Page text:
Public Law 96-354, “Regulatory Flexibility Act” (5 U.S.C. Ch. 6)

It has been certified that this proposed rule is not subject to the Regulatory Flexibility Act because it does not have a significant economic impact on a substantial number of small entities. The rule will implement the procedures for processing FOIA requests within the Department of Defense, which do not create such an impact.

Public Law 96-511, “Paperwork Reduction Act” (44 U.S.C. Ch. 35)

This proposed rule does not impose reporting or recordkeeping requirements under the Paperwork Reduction Act of 1995.

Executive Order 13132, “Federalism”

Executive Order 13132 establishes certain requirements that an agency must meet when it promulgates a rule that imposes substantial direct requirement costs on state and local governments, preempts state law, or otherwise has federalism implications. This proposed rule will not have a substantial effect on state and local governments, or otherwise have federalism implications.

Start List of Subjects

List of Subjects in 32 CFR Part 286

  • Freedom of information
End List of Subjects

Accordingly, 32 CFR part 286 is proposed to be amended to read as follows:

Start Part

PART 286—DOD FREEDOM OF INFORMATION ACT (FOIA) PROGRAM

End Part Start Amendment Part

1. The authority citation for part 286 continues to read as follows:

End Amendment Part Start Authority

Authority: 5 U.S.C. 552.

End Authority
[Amended]
Start Amendment Part

2. Amend § 286.3 by:

End Amendment Part Start Amendment Part

a. In paragraph (a):

End Amendment Part Start Amendment Part

i. Adding the words “United States Cyber Command,” after the words “United States Central Command.”

End Amendment Part Start Amendment Part

ii. Removing the words “Defense Security Service” and adding in its place the words “Defense Counterintelligence and Security Agency.”

End Amendment Part Start Amendment Part

b. In paragraph (b):

End Amendment Part Start Amendment Part

i. Adding the words “Defense Digital Service,” after the words “Defense Advanced Research Projects Agency.”

End Amendment Part Start Amendment Part

ii. Adding the words “Defense Innovation Unit,” after the words “Defense Equal Opportunity Management Institute.”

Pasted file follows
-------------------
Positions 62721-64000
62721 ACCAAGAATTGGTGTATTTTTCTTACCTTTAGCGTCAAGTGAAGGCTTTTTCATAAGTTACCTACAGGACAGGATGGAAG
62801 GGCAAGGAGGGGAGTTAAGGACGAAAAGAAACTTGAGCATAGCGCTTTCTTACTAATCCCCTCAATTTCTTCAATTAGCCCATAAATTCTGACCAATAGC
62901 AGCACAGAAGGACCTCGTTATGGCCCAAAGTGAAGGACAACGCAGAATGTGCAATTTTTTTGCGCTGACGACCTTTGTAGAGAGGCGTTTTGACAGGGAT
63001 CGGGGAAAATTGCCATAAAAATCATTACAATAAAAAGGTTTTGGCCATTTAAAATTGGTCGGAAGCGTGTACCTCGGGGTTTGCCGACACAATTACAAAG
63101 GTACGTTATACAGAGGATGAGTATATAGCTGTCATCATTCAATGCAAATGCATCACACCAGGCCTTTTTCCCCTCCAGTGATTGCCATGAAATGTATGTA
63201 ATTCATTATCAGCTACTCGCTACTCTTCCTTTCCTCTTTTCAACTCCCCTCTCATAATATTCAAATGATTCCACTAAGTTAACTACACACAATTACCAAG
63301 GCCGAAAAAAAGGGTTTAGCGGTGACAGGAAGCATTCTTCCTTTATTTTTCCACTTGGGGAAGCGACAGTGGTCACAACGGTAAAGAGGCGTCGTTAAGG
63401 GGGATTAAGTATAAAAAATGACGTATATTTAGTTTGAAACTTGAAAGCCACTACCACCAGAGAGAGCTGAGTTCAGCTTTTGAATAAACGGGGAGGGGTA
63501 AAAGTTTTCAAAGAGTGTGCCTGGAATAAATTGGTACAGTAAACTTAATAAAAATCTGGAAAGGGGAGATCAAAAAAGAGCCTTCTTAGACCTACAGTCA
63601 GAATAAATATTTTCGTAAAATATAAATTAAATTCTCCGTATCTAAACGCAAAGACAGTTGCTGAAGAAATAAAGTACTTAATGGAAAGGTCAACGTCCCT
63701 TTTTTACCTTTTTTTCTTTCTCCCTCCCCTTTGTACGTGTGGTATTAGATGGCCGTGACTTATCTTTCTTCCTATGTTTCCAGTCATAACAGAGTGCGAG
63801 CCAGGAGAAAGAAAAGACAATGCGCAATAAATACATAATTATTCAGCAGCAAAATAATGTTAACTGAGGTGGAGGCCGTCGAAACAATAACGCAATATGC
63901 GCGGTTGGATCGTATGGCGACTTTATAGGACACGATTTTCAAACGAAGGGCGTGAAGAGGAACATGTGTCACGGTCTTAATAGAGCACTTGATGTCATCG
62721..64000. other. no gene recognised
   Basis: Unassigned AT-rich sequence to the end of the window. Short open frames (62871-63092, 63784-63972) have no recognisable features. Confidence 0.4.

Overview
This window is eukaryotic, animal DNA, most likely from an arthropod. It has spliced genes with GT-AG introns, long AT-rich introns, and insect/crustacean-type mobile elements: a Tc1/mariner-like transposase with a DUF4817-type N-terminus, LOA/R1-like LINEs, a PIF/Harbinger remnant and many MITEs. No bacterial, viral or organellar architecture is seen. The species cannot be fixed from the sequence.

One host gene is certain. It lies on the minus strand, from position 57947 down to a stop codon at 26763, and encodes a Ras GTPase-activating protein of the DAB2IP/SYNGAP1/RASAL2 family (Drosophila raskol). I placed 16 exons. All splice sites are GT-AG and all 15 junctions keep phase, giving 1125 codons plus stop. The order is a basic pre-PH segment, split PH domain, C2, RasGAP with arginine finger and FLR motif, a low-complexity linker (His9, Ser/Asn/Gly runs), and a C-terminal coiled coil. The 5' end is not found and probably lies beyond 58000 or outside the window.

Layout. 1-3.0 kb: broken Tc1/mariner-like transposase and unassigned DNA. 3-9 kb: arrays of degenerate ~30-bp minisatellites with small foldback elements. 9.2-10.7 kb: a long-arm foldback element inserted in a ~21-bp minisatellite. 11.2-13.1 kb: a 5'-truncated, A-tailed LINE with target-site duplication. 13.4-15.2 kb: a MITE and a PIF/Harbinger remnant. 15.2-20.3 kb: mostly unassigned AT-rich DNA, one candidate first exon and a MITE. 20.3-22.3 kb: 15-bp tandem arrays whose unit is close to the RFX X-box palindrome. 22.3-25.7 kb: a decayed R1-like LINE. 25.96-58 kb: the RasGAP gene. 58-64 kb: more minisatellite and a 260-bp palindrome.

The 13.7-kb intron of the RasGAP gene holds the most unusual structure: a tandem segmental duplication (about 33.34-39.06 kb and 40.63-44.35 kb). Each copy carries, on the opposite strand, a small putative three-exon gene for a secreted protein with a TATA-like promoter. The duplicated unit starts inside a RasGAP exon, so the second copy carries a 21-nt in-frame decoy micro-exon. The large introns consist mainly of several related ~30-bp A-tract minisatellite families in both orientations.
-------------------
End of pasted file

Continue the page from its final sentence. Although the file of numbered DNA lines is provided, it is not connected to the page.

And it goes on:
End Amendment Part Start Amendment Part

iii. Adding the words “Space Development Agency,” after the words “Pentagon Force Protection Agency.”

End Amendment Part Start Amendment Part

iv. Removing the words “Joint Improvised-Threat Defeat Agency.”

End Amendment Part Start Amendment Part

3. Amend § 286.4 by revising paragraph (b) to read as follows:

End Amendment Part
FOIA Public Liaisons and the Office of Government Information Services.
* * * * *

(b) Engaging in dispute resolution services provided by OGIS. These dispute resolution processes are voluntary processes. If a DoD Component agrees to participate in the dispute resolution services provided by the Office of Government Information services (OGIS), it will actively engage as a partner to the process in an attempt to resolve the dispute.

[Amended]
Start Amendment Part

4. Amend § 286.11 by:

End Amendment Part Start Amendment Part

a. In paragraph (b)(1), removing the words “Defense Security Service” and adding in its place the words “Defense Counterintelligence and Security Agency.”

End Amendment Part Start Amendment Part

b. In paragraph (b)(2), adding the words “United States Cyber Command,” after the words “United States Central Command.”

End Amendment Part Start Signature

Dated: June 19, 2020.

Aaron T. Siegel,

Alternate OSD Federal Register Liaison Officer, Department of Defense.

End Signature End Supplemental Information

[FR Doc. 2020-13608 Filed 7-1-20; 8:45 am]

BILLING CODE 5001-06-P